By Geoffrey Rowlands
“I honestly cannot believe this day has come. I wrote Barking as a freestyle and now it’s gone top ten in the charts. Not the rap chart or the R&B chart but the official UK singles chart.”
These are the words of 20-year-old Ramone Rochester, better known under his stage name of Ramz. His reaction is perfectly understandable. Having issued several tracks since last February, Ramone was getting used to his work receiving little attention from either music fans or critics. But last September saw him release Barking and things began to change.
“The video went viral. I couldn’t believe the numbers. It had millions of views. Significant sales took a little longer but I could barely believe it when Barking debuted at number 41 on the UK chart in early December. When you’ve had no previous chart success, it’s overwhelming to see your song in the listings.”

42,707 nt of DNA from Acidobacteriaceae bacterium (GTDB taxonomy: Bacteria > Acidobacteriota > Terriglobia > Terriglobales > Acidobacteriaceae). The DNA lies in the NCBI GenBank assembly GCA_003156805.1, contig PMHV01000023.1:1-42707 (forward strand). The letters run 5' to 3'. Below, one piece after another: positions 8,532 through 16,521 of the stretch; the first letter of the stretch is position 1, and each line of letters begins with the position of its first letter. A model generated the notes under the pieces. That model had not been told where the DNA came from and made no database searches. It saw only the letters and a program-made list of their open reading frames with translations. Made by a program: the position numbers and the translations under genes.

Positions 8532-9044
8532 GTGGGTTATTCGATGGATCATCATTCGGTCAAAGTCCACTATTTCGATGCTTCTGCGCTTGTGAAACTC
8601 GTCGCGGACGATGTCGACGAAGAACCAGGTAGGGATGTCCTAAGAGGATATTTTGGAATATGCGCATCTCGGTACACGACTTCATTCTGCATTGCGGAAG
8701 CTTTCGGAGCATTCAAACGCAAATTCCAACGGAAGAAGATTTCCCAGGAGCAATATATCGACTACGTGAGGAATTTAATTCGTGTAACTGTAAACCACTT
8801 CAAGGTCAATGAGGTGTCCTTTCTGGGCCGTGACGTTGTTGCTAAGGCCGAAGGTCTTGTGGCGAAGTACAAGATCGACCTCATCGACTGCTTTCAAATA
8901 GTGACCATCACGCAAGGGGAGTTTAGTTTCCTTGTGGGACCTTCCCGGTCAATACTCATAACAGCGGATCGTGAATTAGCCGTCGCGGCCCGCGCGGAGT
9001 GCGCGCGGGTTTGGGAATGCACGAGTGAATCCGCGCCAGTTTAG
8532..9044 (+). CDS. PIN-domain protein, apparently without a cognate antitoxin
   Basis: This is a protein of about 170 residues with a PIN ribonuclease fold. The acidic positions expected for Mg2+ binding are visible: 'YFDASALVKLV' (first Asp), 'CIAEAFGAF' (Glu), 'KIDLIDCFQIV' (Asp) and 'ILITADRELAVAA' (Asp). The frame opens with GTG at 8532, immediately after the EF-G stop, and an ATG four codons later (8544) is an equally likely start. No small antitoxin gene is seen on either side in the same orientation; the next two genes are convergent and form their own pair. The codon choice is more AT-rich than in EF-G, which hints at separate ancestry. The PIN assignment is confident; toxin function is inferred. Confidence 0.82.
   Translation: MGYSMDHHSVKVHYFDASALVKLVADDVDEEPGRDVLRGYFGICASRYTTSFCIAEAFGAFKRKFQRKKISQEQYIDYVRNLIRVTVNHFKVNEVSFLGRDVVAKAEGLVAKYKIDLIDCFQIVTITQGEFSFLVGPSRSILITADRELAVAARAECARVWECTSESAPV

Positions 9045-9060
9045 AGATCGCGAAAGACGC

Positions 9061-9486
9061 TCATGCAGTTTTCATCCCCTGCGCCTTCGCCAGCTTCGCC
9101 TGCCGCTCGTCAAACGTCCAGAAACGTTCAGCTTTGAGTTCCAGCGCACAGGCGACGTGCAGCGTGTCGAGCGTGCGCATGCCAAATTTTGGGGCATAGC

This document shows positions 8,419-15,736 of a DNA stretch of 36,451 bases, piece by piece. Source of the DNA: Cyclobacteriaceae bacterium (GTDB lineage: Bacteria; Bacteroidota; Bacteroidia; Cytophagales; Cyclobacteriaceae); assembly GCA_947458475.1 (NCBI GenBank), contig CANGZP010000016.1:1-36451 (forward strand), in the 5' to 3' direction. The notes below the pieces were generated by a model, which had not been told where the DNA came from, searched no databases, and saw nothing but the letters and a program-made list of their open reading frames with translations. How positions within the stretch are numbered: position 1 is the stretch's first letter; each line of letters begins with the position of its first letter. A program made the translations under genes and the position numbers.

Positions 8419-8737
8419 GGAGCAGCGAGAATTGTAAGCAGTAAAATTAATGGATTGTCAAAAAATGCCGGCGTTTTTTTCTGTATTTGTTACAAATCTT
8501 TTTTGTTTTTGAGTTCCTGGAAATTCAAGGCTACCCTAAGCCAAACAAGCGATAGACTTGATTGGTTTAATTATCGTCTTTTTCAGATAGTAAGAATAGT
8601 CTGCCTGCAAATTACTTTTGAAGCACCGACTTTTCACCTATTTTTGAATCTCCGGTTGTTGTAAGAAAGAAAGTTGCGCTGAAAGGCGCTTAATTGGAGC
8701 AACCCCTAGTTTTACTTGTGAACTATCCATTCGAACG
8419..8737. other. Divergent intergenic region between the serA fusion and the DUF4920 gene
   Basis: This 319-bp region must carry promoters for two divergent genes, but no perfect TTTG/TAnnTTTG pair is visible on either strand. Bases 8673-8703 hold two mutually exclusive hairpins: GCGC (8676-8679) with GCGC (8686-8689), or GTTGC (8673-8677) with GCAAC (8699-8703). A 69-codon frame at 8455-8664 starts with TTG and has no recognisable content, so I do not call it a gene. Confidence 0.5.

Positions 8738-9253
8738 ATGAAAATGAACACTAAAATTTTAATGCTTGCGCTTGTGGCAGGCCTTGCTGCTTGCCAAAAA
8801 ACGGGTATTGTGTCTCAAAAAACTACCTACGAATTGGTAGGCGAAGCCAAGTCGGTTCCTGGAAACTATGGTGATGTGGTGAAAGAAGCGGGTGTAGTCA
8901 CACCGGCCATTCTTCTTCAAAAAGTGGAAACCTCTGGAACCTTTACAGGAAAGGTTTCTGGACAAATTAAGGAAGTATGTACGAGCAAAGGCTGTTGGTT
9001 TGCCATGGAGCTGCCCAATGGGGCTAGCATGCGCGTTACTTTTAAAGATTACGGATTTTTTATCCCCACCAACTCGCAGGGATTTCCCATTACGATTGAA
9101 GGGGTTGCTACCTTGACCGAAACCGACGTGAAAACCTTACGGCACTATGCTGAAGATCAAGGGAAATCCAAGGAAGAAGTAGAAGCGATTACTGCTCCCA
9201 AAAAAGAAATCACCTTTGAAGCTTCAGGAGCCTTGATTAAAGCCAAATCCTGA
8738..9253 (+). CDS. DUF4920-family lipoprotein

A steady increase in sales over the next three weeks saw the song climb to number 30. Cause for celebration as this may have been, it was nothing in comparison to Barking becoming the number one trending song in Britain and rising 22 places to number eight.
Ironically, Ramone could have released the track much earlier in his career.
“Barking was one of the first songs I recorded. People told me it would be a hit and I should put it out but I wanted to try some of my other songs first. I wanted to live a bit, keep writing and rapping more before I dropped Barking. I thought it was a banger when I created the track but I did lose some of my confidence when my other songs didn’t do so well.”
Barking was created during the one year Ramone spent at university.
“My friend and I lived in this house. He was downstairs and I was at the top. But I’d often go to his place to chill out. I was in there talking about music with him and he asked what sort of beats I wanted to work with. I said I wanted to do a kind of Afrobash rap track with a J-Hus or MoStack sound.
“My friend just typed J-Hus or MoStack type beats into the computer and the beat for Barking was literally the first one that came on. I started doing a free style about what I’d done over the past weekend meeting this girl who happened to be from Barking.